Efficient Entrance

We were in line to buy tickets to enter a tourist attraction. The line was accumulating, even though the place had two cashier windows open.

I inclined my ear toward the windows and heard people at each station discussing memberships. Meanwhile we, and everyone behind us, were interested in simply buying tickets for the day.

I thought it was an inefficient process to have all available windows processing memberships. My plan would be to have one window dedicated to normal tickets – the quick transaction – and one window that would take membership applications as well as sell tickets.

That would have made my experience better. But would it be better overall?

Let’s assume it takes an average of 2 minutes to buy a set of tickets. And let’s assume an average of 10 minutes to buy an annual membership.

In order to replicate my situation, let’s assume the two memberships are at the beginning of the line. So for the first 10 minutes, the line does not move as both windows are busy with memberships. Then there are 20 minutes left to sell tickets. At 2 minutes each, times 2 windows, that equals 20 sets of tickets.

So in 30 minutes, 2 windows process 20 sets of tickets and 2 memberships. How does that compare with my proposed setup?

The first window is only tickets. In 30 minutes, it processes 15 sets of tickets.

The second window is memberships and tickets. This window takes 20 minutes for memberships and then has 10 minutes for tickets, so 5 sets of tickets.

The total is still 20 sets of tickets and 2 memberships.

That doesn’t show any difference. But the difference does show up in the average wait time.

Average wait time in the first case is 0 for the memberships and then 10 + ((0 + 2 + 4 + 6 + 8 + 10 + 12 + 14 + 16 + 18) / 10) = 10 + 90/10 = 19 minutes per set of tickets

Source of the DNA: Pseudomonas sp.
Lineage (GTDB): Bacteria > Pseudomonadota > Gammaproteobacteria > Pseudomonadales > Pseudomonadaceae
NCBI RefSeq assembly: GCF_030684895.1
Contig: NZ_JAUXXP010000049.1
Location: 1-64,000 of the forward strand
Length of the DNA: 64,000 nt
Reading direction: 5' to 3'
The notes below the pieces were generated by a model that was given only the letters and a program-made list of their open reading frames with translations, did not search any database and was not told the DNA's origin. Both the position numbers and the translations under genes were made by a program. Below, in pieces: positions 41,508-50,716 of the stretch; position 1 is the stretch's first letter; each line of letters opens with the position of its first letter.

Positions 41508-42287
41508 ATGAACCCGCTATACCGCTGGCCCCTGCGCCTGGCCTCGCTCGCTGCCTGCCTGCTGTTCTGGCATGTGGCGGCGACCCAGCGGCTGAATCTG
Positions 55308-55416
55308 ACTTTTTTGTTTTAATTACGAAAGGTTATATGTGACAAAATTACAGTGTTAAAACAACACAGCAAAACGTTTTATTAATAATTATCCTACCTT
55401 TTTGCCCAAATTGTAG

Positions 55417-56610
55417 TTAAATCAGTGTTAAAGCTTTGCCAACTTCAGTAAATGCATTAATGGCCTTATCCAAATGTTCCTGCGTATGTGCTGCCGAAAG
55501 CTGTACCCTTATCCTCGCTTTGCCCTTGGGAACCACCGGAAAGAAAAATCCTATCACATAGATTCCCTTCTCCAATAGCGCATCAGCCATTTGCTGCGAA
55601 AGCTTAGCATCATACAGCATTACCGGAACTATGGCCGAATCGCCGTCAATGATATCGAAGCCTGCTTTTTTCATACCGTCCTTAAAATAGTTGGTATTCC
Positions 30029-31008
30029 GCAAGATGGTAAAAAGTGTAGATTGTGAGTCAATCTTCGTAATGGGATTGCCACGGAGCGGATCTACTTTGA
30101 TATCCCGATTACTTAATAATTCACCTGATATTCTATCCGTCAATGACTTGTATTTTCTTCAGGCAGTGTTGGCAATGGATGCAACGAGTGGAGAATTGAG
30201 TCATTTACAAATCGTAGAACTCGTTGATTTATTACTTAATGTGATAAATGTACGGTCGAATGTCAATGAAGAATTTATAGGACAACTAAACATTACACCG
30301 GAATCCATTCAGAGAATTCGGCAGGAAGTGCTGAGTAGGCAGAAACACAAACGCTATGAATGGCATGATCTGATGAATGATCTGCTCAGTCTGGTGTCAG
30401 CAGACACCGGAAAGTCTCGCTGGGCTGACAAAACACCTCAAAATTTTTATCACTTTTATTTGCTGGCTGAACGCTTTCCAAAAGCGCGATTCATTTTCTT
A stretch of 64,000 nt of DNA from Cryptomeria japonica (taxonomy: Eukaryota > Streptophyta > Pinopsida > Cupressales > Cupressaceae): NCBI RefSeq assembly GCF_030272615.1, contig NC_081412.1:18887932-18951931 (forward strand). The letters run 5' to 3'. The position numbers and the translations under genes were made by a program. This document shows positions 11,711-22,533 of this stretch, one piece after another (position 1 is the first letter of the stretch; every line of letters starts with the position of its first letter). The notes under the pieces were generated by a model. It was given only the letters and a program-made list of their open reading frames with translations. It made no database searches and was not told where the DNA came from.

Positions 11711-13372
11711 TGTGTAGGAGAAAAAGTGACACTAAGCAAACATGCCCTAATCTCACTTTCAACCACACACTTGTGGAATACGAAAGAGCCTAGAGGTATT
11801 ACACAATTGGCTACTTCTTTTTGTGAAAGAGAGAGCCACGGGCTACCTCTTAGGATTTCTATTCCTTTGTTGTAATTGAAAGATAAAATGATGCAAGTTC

Average wait time in the second case is (0 + 10) / 2 = 5 minutes for memberships and then (0 + 2 + 4 + … + 26 + 28) / 15 = 210/15 = 14 minutes for the first window and (20 + 22 + 24 + 26 + 28) / 5 = 120/5 = 24 minutes for the second window.

The average is not 14 + 24 / 2 (which equals 19 minutes), since more people had the lower wait time. The average is 210 + 120 / 20 = 16.5 minutes.

So dedicating a window to the slower process results in a lower wait time for 90% of the clients.

Not only is it faster, but it also feels faster to everyone, since the main line is always moving. With the original configuration, it felt very slow because the whole line did not move at all for 10 minutes.

See, I am going to wait at the fords of the wilderness until word comes from you to inform me.

2 Samuel 15:28

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This little article thingy was written by Some Guy sometime around 12:14 pm and has been carefully placed in the Ponder category.

3 Responses to “Efficient Entrance”

  1. js Says:

    I would agree to this even more if you tell me they could have gotten their memberships online before showing up.

    But if they couldn’t, the place might not want to discriminate against membership-getters, since that might discourage people from buying memberships. In other words, making day-pass buyers a tiny bit more irritated might be worth it if it encourages (or at least does not discourage) some people from getting memberships. If someone is on the fence about a membership, sees that the membership-free-line is moving, he may say, “I’ll just get the day pass.”

  2. Some Guy Says:

    I like this idea, which I’ve seen in a number of places (and no, that number is not zero): stop by the ticket office or membership services or gift shop before you leave that day, tell them you want a membership and show your receipt, and your day ticket price is applied toward your membership fee.

    Everyone wins – people get through the gate faster, people on the fence get to try the venue for the day without committing to a membership, and people who want memberships can get them.

  3. Ricky Anderson Says:

    We did problems like this all the time in my operations management class. We’d spend hours figuring out how to make bank queues faster, etc. Then I would never see it used in the real world and now I do everything online and am a hermit and can’t be exposed to the sun.

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